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Job Description?

Hello again.

Now would probably be a good time for me to give some insight into what I actually do here. Yaaay!

For the most part, I spend my days digitizing the dusty old cassette tapes that Them Days keeps in the back corner of the archives. The task itself is a little bit mindless, but I understand its importance, as I have unfortunately had to take note of a few of the older tapes which have already begun to deteriorate. The recordings on the tapes are to be moved onto “100 year discs,” which Sarah just told me have some sort of epic anti scratch coating on them. This means that when the enormous task of moving all of those old interviews, journal readings, musical recordings and other pieces of audio is complete, they will be usable by history enthusiasts such as myself that will be alive in the 22nd century. Not to mention the fact that many cassettes worth of sound can be stored on just one disc, greatly reducing the amount of space that all these recordings will take up; allowing for even more history to be stored in the archives. Yay for more history!

But, digitizing cassettes isn’t the only thing I’m good for around here. I’ve also been known to check over the new shipments of magazines and calendars for printing errors, type upย  new submissions for the next issue of Them Days, get the mail, sweep, clean up mysteriously large stains on the bathroom floor and do pretty much anything else that someone in the office needs help with.

That’s all for now, but you can expect more updates next week as I hack my way through the 824 tapes we have in the back.

– Gerard

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The pictures work again!

I’m sure you’ve all been wondering just WHERE all the lovely pictures I usually post have gone to. Well, I messed something up in Photoshop and couldn’t figure out how to get the settings back to normal. Today, I fixed it (with NO help from Aimee…for the first time…ever…I feel so proud ๐Ÿ™‚ )and I’ve got a back log of pictures to show off!

Justine looking through Issue 35.3! We miss you, Justine!

Bill Rompkey stopped in to get his new copy of Them Days! He was nice enough to pose for a photo ๐Ÿ™‚

On the 1st we held Culture Days at Them Days and it was such a hit! Even though the weather was NOT cooperative, we had a few dozen people stop in throughout the day. We were offering Them Days cover style photos for $10 a picture, and many groups took us up on our offer!


No event is complete without a Labrador tent!

Yummy treats! I ate mine with cheese whiz, and this gave away my "Not originally from Labrador" status, haha!

The lovely Melanie

Melanie's son, Brody, and myself. The boy was HYPER ๐Ÿ™‚

Mary Abbass serenading us with her lovely melodies

Getting into the swing of things

I had a great time. Thank you to everyone who stopped in and to everyone who helped out throughout the day!

Until next time, Happy Trails!


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Better late than never, I say!

After a few weeks of broken computers, hurricanes keeping needed parts away, and other such delays, Them Days Issue 35.3 is HERE! We’ve sent them out to our subscribers last week, and as of today they should be at most of our normal retailers.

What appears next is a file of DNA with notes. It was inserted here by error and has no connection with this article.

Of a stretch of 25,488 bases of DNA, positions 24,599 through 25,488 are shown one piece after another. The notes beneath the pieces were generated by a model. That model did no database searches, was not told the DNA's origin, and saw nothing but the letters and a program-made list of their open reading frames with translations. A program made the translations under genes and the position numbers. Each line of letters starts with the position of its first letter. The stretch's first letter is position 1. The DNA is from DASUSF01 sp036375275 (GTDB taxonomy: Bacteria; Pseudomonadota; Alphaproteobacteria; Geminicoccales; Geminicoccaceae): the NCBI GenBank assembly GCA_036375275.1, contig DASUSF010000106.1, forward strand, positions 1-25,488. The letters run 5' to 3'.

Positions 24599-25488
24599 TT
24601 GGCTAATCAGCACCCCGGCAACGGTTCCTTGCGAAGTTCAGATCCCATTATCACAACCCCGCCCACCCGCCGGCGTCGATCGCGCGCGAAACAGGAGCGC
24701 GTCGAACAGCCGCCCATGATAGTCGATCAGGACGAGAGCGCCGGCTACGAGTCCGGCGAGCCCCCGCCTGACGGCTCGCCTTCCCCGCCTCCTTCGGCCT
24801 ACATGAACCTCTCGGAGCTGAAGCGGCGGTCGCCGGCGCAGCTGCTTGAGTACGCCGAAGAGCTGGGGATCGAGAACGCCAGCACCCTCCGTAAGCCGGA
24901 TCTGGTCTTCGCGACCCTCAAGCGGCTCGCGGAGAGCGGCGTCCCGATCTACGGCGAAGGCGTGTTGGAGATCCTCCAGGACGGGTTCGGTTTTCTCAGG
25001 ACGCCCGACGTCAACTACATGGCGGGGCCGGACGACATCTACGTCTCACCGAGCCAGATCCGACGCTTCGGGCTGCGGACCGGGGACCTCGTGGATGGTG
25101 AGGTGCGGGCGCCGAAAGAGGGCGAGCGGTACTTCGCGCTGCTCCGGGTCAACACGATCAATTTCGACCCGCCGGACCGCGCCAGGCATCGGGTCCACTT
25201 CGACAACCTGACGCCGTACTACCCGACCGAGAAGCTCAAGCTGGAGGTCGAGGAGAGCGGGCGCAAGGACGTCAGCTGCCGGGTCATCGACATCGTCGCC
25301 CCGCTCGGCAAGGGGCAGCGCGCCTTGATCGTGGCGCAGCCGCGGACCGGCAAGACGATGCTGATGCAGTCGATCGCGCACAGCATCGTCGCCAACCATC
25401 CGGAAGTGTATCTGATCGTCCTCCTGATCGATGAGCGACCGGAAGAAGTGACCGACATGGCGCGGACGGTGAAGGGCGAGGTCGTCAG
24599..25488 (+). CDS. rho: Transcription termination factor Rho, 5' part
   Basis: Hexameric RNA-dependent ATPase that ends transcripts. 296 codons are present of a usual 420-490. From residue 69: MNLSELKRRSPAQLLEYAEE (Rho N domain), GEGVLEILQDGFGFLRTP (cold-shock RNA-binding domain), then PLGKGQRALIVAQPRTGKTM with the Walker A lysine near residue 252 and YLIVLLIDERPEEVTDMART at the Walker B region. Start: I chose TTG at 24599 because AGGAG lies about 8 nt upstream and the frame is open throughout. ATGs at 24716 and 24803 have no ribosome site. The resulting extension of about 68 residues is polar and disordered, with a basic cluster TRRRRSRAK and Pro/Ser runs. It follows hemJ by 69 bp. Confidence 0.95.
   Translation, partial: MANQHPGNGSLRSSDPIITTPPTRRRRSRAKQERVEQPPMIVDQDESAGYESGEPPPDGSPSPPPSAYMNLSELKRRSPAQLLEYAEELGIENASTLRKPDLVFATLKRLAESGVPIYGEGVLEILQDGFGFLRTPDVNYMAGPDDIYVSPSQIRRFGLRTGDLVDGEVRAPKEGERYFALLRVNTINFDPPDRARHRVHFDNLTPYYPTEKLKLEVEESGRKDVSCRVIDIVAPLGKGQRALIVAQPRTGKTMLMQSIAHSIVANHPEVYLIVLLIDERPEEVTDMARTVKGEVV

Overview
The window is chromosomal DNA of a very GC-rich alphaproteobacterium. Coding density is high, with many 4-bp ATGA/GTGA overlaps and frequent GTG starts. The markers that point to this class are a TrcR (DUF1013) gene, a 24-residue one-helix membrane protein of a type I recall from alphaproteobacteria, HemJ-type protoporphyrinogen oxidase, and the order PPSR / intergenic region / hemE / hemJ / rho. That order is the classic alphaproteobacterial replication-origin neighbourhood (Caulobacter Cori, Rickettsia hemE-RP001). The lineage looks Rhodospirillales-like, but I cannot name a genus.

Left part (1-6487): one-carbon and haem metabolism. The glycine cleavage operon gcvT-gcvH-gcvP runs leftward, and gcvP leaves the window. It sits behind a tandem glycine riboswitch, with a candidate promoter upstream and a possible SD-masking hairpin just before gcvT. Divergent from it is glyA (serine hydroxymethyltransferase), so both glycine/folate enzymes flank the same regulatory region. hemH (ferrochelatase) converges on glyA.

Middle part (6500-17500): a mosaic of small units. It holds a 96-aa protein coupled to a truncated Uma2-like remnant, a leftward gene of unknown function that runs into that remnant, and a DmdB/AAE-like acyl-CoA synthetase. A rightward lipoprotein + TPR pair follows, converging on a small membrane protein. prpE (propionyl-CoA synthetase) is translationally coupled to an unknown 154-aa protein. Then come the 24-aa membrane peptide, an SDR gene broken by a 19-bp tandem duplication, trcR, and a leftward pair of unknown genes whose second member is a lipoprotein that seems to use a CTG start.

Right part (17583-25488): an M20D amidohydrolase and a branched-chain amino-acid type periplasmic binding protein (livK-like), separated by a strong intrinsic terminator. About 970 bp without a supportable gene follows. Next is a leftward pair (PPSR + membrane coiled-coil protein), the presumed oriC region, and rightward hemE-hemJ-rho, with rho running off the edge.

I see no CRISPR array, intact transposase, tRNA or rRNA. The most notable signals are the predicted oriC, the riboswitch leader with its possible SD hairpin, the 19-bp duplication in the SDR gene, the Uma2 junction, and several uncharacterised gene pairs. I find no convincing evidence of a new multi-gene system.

We also have the brand-spankin-new 2012 Them Days calendar for sale! $10 gets you a full year of beautiful Labrador photos.

If you have a chance, you should come to the office and check out the Silent Auction that we have going on! Lovely pieces of art work from local Labradorian artists. The auction will be held here until Friday, with a final chance to bid at the Them Days Music Benefit. This is happening at 7pm this Saturday at the Lawerence O’Brien centre. Come one come all!

Click here to see the poster!


Later this week, I’m planning on writing up a post about the Culture Days event we had this past Saturday (which was marvelous, by the way), as well as some pictures from my trip to Peter’s Falls this past Sunday morning!
Happy Trails!



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The New Guy

Hello world!

My name is Gerard, my home is in Elora, Ontario, and I’m the newest Katimavik volunteer to be placed at “Them Days” in scenic Goose Bay, Labrador.

For the next 2 and a half (give or take) months I will be updating this blog with all sorts of fantastic information about the various exploits and adventures I expect to have while volunteering at Them Days and experiencing what the Goose Bay area and other parts of Labrador have to offer.

I’ve only been here for a few short days, so the extent of my very limited experience is thus; lots of big hills that verge on being mountains, lots of trees covering the big hills that verge on being mountains, and a lot of sand everywhere else. Not that I’m complaining though! I was born in Cape Town, South Africa before eventually moving to Canada at the age of eight, so the high elevation is a warm reminder of the mountain range that sourrounded me as I was growing up. In addition, the large amount of sand makes me feel one step closer to the beaches and oceans that are also a significant part of my childhood. Speaking of which, you can expect to see an entry about me being in Cartwright at some point, because I’m going to get to the ocean if it kills me ๐Ÿ˜‰

In terms of the rest of Labrador though (Goose Bay and Them Days included), I’m sure I’ll have far more interesting things to talk about than just mountainish hills, trees and sand by the time I get around to a second entry. But first I need to see and experience those things, which isn’t going to happen if I’m sitting in front of a computer screen.

Until next time!

– Gerard